Dovidio and Gaertner showed evidence of aversive racism in the 1970s and 1980s with their field research. People from a list of conservative and liberal political parties in Brooklyn, New York were called by a "wrong number" caller, a confederate to the researcher, attempting to get hold of a mechanic to come help them with their broken down car. The confederate called from a pay phone and was out of change to make another call and asked the participant to make the call for them. The independent variable, or the variable the experimenter changed, was the dialect of the confederate to convince the participant that the "wrong number" caller was either white or black. It was also noted how many people just hung-up the phone when they found it was a wrong number.

Conservatives were significantly less helpful to people perceived as black, helping out those perceived as white 92% of the time compared with 65% of the time for those perceived as black (Dovidio & Gaertner, p. 69).[1] The liberals helped white people 85% of the time and black people 75% of the time (Dovidio & Gaertner, p. 69).[1] However, people from the liberal party hung up prematurely on black people 19% versus 3% of the time for white people, while the conservatives prematurely hung up on 8% of black people and 5% of white people (Dovidio & Gaertner, p. 69).[1] Such a big percentage gap with the liberals show that they may have a high affinity for an egalitarian society, but they still foster racial prejudices.


Dovidio and Gaertner introduced three psychological supports for aversive racism. As humans, people are predisposed to cognitive categorization. By categorizing people into different groups, it allows us to see the differences that exist between other groups compared to the groups we've put ourselves in. By recognizing these differences, we are then motivated to control our environment around us when we interact with outgroups. This motivation is desirable because we want our interactions to be positive, especially when interacting with minorities. The most influential psychological support is the socialization of two sets of incompatible values.[12] Americans, as children, are brought up being taught to have an egalitarian belief system. They want justice and equality for all minorities. They are also taught about the racial traditions that symbolize American history. These two sets of incompatible values conflict with one another, resulting in inconsistent behavior towards members of outgroups. They feel the internal negative affect based on these two sets of values and it comes out in their behaviors and attitudes on other people. Prejudice has been a wide phenomenon while racism is a broader topic that connects individual beliefs and behavior to broader social norms and practices that disadvantage particular groups. [13]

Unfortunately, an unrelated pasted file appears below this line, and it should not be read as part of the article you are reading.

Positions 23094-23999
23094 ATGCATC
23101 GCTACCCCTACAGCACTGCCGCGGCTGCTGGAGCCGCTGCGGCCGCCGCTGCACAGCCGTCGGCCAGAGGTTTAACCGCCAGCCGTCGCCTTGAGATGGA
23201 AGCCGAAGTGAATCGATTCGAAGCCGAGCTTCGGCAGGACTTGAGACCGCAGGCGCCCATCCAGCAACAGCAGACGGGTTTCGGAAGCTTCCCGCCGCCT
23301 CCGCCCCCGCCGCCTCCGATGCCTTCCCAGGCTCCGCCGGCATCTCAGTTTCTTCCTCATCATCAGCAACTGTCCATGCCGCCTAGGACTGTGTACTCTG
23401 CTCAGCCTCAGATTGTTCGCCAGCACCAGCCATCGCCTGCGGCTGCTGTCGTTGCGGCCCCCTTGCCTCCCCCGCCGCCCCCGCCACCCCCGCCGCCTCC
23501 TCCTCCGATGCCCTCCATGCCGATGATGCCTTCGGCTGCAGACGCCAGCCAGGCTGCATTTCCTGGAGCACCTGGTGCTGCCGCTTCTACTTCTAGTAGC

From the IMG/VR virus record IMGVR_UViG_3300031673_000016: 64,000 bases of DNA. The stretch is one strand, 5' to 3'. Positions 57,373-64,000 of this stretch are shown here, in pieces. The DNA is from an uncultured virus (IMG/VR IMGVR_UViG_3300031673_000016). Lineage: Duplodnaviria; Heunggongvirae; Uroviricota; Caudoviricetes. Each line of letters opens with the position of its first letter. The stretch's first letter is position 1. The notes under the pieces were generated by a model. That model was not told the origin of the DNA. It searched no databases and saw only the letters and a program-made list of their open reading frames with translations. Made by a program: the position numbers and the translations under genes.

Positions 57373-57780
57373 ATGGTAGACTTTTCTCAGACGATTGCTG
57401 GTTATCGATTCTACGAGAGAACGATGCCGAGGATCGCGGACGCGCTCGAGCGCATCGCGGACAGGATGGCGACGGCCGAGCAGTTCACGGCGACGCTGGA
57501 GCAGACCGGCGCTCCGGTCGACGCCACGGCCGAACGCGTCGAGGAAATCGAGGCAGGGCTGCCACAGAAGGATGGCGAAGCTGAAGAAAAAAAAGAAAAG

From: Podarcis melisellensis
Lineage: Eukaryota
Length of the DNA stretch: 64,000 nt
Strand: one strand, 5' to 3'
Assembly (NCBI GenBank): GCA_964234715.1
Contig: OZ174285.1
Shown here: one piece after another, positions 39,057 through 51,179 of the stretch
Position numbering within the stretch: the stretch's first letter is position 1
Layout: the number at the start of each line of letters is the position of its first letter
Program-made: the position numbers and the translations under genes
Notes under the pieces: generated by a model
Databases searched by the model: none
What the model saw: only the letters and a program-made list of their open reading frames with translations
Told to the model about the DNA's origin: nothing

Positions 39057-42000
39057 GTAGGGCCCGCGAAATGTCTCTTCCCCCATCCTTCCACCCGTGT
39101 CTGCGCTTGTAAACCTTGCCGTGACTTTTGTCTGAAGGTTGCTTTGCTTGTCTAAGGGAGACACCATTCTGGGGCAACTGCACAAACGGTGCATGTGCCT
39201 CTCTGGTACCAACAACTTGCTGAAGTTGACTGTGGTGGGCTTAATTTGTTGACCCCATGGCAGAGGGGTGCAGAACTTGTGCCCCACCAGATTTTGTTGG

Because aversive racists endorse egalitarian values, their biases do not manifest in situations where there are clear social norms of right and wrong.[14] To discriminate in such situations would compromise their egalitarian beliefs. In these situations, aversive racists are motivated to avoid actions that could be associated with racist intent. Instead, aversive racists may discriminate in situations in which the guidelines for appropriate social behavior are unclear, when the basis for decision making is vague, or when their actions can be justified or rationalized on the basis of some factor other than race. In these situations, their unconscious thoughts and feelings may contribute to discriminatory behavior.

A wide variety of empirical research supports the effects of nonconscious prejudice on aversive racists' behavior. These studies include experiments in emergency and nonemergency helping behaviors, selection decisions in employment and college decisions, interpersonal judgments, and policy and legal decisions.[14][15]

Selection decisions in employment and admissions

Aversive racism can have serious implications for selection decisions. According to the aversive racism framework, discrimination should occur in situations in which decision can be ostensibly be based on factors other than race. Dovidio and Gaertner (2000) created just such a condition. College students were asked to make hiring recommendations for a campus position. In the first condition, one candidate was clearly more qualified than the other. In the second condition, candidates' credentials were more evenly matched with no clear optimal choice. As expected, the first condition revealed no racial bias. Participants consistently chose the more qualified candidate. However, in the latter condition, as predicted, participants recommended the white candidate over the black in substantially more cases. Even in the face of similar credentials, participants ostensibly justified their discrimination on the grounds of other, non-racial factors.